So when JStill came along, I was ready to move on with my life.  And this time I know it’s for keeps.  It’s not like that thing I used to have a long time ago for Anthony Ashley Cooper.  You know, Lord Shaftesbury.  He was so pretty, with that long curly hair, the ruffled shirt and tight jacket.  But it was just a schoolgirl thing, like crushing on Orlando Bloom as an elf.  Sure, my friend Debbie Sherline and I used to be first in line for the new issue of Sixteen to read the latest on the Shafte, and we always ran down to the 45s section at Woolworth’s to get his new records as soon as they came out.  And okay, I did write him a love letter once.  But it couldn’t last.  I guess you could say he was just too nice.  Debbie actually lost interest before I did.  She got her period months before me, and we drifted apart, and she started hanging around with girls with long bangs, smoking cigarettes behind the Grand Union.   Then one day she found a copy of Leviathan under the mattress in her older brother’s room, and from then on whenever I ran into her it was always Tommy Hobbes this, and Tommy Hobbes that.   For me, that was going too far.  I had to admit, my fantasy of Anthony kissing my hand was starting to get boring, and I couldn’t seem to imagine him doing anything more interesting.  But then David came along, and he was just enough of a bad boy for me.  It’s a shame that by the time he met me he was already pretty burned out.  But it was good while it lasted.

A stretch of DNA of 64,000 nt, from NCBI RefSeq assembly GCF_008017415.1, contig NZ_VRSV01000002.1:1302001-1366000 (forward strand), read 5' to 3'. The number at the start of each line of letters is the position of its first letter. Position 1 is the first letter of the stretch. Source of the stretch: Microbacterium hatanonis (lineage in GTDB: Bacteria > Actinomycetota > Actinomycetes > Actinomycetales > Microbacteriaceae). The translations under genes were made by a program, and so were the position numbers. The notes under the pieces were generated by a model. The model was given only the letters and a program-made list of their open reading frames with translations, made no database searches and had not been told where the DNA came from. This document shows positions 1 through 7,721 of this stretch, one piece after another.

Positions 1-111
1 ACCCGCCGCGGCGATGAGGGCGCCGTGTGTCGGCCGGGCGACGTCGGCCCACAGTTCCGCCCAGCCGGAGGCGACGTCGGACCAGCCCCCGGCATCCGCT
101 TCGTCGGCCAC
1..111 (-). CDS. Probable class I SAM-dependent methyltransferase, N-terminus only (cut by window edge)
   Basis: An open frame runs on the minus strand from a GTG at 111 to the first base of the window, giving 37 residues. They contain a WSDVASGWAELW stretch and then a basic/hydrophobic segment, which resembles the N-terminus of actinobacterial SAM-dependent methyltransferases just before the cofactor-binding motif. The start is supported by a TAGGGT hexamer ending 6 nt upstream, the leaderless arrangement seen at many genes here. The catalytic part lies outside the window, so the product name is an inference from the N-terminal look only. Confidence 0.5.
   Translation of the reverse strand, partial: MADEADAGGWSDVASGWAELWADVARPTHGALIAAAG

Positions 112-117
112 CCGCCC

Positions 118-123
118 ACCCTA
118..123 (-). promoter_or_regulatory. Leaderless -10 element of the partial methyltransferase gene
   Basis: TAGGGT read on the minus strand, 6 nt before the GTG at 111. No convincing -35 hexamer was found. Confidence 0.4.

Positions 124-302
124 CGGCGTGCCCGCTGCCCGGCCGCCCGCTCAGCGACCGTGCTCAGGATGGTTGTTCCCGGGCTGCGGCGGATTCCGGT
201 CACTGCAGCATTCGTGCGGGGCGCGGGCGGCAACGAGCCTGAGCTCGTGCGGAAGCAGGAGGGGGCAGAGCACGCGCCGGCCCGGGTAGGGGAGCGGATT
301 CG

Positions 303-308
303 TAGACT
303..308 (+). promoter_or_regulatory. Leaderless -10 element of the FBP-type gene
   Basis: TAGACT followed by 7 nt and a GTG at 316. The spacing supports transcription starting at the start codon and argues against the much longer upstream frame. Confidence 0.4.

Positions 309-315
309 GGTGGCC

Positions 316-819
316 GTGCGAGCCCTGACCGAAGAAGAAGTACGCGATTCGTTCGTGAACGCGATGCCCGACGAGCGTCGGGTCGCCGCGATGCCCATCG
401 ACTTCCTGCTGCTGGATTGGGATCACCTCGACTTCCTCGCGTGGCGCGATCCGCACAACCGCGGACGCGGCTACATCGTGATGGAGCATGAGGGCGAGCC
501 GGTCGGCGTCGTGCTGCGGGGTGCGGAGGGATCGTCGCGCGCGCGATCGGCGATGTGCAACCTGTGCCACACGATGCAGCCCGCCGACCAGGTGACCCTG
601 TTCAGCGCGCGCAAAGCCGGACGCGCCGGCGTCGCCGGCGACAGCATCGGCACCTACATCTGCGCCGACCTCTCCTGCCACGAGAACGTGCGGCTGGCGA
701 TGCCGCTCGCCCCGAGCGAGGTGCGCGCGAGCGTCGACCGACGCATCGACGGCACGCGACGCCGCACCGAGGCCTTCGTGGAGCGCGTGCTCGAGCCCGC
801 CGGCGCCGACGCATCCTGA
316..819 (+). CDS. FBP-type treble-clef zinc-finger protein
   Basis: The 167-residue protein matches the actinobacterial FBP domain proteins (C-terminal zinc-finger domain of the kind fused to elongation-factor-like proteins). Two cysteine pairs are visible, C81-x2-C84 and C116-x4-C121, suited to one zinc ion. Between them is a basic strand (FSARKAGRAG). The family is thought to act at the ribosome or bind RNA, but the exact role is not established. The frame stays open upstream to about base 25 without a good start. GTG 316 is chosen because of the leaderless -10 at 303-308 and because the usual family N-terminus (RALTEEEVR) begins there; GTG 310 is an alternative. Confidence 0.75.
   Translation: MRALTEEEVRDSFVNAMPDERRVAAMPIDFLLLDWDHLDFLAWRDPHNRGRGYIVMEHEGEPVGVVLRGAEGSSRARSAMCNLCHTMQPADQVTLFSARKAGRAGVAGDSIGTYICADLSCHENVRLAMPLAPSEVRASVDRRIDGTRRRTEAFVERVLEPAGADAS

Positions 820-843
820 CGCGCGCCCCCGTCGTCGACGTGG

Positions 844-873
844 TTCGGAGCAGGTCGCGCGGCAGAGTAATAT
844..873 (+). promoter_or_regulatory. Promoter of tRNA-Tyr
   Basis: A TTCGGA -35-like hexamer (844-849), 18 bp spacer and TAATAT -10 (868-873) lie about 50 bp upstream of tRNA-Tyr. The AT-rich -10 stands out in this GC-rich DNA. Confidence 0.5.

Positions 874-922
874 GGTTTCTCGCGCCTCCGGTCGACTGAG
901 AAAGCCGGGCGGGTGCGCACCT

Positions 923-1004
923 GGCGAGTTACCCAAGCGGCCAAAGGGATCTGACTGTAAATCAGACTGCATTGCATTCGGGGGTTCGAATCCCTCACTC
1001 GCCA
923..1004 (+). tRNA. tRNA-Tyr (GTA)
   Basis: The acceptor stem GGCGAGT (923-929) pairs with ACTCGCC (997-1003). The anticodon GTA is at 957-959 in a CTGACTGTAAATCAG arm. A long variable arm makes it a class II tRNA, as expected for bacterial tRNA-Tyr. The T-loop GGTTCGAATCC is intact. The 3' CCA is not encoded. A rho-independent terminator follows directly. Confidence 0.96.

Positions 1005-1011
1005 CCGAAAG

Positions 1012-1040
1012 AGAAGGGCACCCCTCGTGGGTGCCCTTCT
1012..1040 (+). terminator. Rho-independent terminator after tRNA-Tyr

JStill doesn’t mind that he’s not my first.  He’s much less jealous than David used to be, I guess because he’s a lot closer to my own age, and he realizes that even though I’ve barely been around for half a century, I’m bound to have had some experience.  I try not to bring it up too much, though, since I’ve had so much more than he has.  Now don’t think I’m being catty about Harriet.  I don’t mind about Harriet.  I don’t.  Not at all.  Even though he still brings her up at least once a day, and every time he gets all misty.  I think his loyalty is rather sweet.  And anyway, that’s all in the past, and there’s no use dwelling on it.  We have our whole future ahead of us.